T2: My 2nd transition felt great. I slipped my feet out of my shoes way before the dismount (probably way too early too!) so I could have a quicker time. Ran in, and swapped my helment for a sunvisor, and running shoes for bike shoes. Also grabbed 4 gels to take with me. The real test was on now. How long would I last in the run? How would the achillies hold up?

RUN: The run course it flatter than the bike course. My first 2 miles were both sub 8 min/miles, but they were achey. It wasn't until after mile 2 did I start feeling relaxed. Afterwards, my legs just felt better and better! By the end of the 3rd mile, I couldn't even tell I had been on a bike for 56 miles, it took me completely by surprise! Especially being that I had been hurting on the bike. I got my first glimpse of Paul at mile 4. He had already hit the 1st turn around just pass mile 4 and was heading back to the start/finish where he would begin a second loop. I clocked the time and found he was 2:40 ahead of me and judging by his pace, I felt like I was running a bit quicker. With 1/2 mile to go of the 1st loop, I spotted Craig heading back out for his 2nd loop. I still didn't think I had a chance but I wasnt sure. Soon after, I spotted Paul again. I was slowly catching him. I started my 2nd loop and was still feeling pretty good. I ran down Paul around mile 7.5 and gave him a few encouraging words asI passed. Now all I had to do was create a 9 min lead. Closing in on mile 9, I spotted Craig, and he was walking! He was blowing up and I made sure to also give him a few good words as I passed. Both men had started in the 3rd wave, which was 9 min after my wave. So, to beat them overall, I would needed to cross the finish line 9+ min ahead of them. I kept pushing hard. I was still holding sub 8 min/miles. It wasn't till mile 11 did I begin to hurt. My mile 12 pace had slowed to an 8:30/mile. I made sure to push even harder on the last 1.1 miles and ended up clocking a split of 7:51. I finished with an overall time of 5:23:36 and PR'ed by 36 min! I did the math on my watch, and if I am correct, ran a 1:37 half-marathon...AFTER a 56 miles bike! I was very pleased with my self. Soon after, paul came in. He had beaten me by about 3 min overall. Then, Craig pulled in with a 5:30.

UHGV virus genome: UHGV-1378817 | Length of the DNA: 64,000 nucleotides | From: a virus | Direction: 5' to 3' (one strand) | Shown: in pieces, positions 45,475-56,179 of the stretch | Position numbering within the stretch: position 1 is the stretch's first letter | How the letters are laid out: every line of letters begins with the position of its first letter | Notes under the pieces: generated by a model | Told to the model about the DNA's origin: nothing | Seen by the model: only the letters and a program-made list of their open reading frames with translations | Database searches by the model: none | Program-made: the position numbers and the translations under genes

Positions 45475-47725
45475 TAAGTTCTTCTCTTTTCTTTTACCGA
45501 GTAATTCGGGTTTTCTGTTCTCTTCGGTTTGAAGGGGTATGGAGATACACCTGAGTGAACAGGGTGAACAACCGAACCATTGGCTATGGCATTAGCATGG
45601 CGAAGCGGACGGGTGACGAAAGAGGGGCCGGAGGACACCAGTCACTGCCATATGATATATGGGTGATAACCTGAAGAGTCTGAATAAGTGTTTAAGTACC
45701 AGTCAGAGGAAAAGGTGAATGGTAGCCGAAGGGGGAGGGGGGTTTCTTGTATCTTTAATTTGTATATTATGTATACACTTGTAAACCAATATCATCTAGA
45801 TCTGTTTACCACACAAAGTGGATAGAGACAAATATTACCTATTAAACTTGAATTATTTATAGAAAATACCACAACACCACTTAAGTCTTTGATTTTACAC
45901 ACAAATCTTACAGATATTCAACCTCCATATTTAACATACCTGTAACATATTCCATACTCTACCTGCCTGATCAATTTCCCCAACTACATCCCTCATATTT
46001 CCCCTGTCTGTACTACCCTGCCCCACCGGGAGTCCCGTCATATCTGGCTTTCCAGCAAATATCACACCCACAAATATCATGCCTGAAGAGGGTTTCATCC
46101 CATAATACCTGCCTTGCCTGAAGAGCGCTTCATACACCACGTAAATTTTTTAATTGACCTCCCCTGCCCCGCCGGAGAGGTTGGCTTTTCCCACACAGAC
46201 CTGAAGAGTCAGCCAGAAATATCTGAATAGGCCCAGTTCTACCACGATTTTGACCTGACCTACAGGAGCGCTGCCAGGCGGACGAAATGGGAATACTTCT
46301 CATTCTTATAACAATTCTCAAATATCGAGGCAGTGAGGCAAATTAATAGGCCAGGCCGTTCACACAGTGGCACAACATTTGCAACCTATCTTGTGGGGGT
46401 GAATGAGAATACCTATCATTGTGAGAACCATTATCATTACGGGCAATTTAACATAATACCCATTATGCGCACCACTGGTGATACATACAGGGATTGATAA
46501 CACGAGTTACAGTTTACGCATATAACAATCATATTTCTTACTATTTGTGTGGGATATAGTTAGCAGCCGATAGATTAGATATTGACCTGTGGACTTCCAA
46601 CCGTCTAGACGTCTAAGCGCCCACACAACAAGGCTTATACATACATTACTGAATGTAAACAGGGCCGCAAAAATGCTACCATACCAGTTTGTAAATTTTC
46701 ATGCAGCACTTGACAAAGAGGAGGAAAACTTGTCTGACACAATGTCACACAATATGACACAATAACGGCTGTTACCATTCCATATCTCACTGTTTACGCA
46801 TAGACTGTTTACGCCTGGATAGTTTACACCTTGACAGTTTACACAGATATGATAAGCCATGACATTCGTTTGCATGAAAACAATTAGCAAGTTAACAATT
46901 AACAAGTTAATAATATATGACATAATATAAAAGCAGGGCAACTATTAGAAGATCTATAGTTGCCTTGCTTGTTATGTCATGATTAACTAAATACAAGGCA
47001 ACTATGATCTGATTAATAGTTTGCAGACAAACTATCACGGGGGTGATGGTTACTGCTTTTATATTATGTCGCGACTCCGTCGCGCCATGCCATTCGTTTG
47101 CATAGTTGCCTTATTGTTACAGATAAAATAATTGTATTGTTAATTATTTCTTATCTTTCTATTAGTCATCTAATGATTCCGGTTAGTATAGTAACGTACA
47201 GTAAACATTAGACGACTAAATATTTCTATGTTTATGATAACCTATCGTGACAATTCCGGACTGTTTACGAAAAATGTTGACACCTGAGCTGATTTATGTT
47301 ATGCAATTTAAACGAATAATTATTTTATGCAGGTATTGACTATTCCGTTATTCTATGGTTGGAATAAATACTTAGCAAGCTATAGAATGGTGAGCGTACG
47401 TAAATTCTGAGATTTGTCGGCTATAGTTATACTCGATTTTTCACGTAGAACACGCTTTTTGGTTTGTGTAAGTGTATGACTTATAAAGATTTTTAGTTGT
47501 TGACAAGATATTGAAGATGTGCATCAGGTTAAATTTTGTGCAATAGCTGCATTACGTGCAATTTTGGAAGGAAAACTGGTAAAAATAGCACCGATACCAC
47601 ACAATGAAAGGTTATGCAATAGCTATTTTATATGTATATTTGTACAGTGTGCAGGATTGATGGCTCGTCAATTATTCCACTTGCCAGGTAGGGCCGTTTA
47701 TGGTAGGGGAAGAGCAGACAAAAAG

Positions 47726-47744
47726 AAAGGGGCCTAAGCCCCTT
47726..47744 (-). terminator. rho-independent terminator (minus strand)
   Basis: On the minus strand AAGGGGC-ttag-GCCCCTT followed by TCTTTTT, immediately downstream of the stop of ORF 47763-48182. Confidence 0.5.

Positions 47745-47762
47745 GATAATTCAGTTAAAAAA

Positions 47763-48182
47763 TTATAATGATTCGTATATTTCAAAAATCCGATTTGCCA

Overall and surprisingly a great day. The achillies tendon didn't bother me, thanks for the prayers everyone! And I didn't blow up on the run! And now here I am, exhausted and can barely keep my eyes open. My bed is calling and its time for a very restful night. I'll update racing splits when I receive them.